Last night I finally got around to reading this week’s The New Yorker, which has a great John Colapinto story about University of California, San Diego neuroscientist Vilayanur S. Ramachandran.
Ramachandran — who is known as the “Marco Polo of science,” according to Colapinto — is among the world’s foremost experts on rare neurological disorders like apotemnophilia, the sufferers of which have a compulsion to have a healthy limb amputated. Another is the Capgras delusion, in which victims of head injuries insist that people close to them are imposters.
In addition to his tackling of such conditions, Ramachandran is known for his distinct approach to neuroscience, which depends more on 19th century-style reflection than 21st century technology. And, Colapinto reports, his research has changed how neurologists think about the brain.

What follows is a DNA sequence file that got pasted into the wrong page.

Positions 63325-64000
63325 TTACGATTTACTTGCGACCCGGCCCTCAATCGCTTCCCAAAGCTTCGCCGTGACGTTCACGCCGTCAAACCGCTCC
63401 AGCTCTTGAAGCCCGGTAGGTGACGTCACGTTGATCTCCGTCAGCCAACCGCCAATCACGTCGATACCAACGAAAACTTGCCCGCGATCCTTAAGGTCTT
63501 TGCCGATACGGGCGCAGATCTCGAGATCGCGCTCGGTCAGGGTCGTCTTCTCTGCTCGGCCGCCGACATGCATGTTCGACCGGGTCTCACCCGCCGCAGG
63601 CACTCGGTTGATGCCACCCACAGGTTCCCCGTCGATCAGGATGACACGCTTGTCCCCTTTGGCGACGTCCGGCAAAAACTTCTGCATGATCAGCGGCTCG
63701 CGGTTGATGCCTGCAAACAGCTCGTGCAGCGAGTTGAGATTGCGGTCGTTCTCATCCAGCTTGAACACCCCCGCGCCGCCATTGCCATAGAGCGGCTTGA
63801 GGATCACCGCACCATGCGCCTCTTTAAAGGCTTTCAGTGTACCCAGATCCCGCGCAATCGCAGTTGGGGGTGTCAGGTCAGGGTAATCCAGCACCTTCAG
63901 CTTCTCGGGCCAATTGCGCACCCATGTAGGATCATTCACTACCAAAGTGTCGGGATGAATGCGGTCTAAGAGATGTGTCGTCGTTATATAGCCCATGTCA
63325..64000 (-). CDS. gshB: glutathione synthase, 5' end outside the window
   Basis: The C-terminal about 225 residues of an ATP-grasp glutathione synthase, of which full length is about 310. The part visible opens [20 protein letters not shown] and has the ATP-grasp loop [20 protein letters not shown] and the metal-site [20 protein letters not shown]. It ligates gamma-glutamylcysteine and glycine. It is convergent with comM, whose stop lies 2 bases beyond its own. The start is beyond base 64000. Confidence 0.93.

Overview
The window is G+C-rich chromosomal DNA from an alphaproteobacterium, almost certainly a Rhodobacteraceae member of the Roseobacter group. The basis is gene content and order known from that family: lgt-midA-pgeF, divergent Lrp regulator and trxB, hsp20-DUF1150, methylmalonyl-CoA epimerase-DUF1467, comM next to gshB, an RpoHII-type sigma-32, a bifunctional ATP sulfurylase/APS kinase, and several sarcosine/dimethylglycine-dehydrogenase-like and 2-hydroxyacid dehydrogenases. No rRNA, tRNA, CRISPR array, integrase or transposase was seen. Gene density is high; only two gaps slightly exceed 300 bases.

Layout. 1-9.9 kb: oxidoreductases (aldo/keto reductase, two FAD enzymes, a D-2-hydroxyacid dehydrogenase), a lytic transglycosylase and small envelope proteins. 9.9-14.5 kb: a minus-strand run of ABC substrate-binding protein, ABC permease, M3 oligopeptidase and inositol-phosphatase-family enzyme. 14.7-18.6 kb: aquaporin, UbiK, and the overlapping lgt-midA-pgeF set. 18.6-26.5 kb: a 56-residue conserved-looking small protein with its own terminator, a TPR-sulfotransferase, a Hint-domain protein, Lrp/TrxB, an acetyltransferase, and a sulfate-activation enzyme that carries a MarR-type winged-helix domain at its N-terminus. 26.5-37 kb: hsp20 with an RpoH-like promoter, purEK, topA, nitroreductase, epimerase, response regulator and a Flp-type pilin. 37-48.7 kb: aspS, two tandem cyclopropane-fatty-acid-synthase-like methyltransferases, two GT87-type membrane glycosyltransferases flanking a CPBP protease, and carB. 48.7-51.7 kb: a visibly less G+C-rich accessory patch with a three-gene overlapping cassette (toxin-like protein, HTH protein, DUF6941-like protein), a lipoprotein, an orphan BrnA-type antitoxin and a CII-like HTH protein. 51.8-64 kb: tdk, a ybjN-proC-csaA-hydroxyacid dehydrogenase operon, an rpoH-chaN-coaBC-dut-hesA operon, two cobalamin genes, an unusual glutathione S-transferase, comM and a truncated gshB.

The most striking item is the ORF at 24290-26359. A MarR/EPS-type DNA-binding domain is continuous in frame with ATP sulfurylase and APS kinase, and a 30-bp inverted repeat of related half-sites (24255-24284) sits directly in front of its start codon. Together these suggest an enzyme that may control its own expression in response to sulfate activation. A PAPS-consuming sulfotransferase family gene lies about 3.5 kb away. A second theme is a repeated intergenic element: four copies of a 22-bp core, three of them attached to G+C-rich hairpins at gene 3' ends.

Here is a snippet from the story:
Ramachandran is one of a dozen or so scientists and doctors who, in the past thirty years, have revolutionized the field of neurology by overturning a paradigm that dates back more than a hundred years: that of the brain as an organ with discrete modules (for vision, touch, pain, language, memory, ect.) that are fixed early in life and immutable. Neurological syndromes, such as paralysis from stroke, forms of mental illness, and the perception of pain in an amputated limb (a phenomenon known as phantom-limb pain), were considered largely untreatable. But Ramachandran and other researchers have shown that the brain is what scientists call “plastic” — it can reorganize itself.
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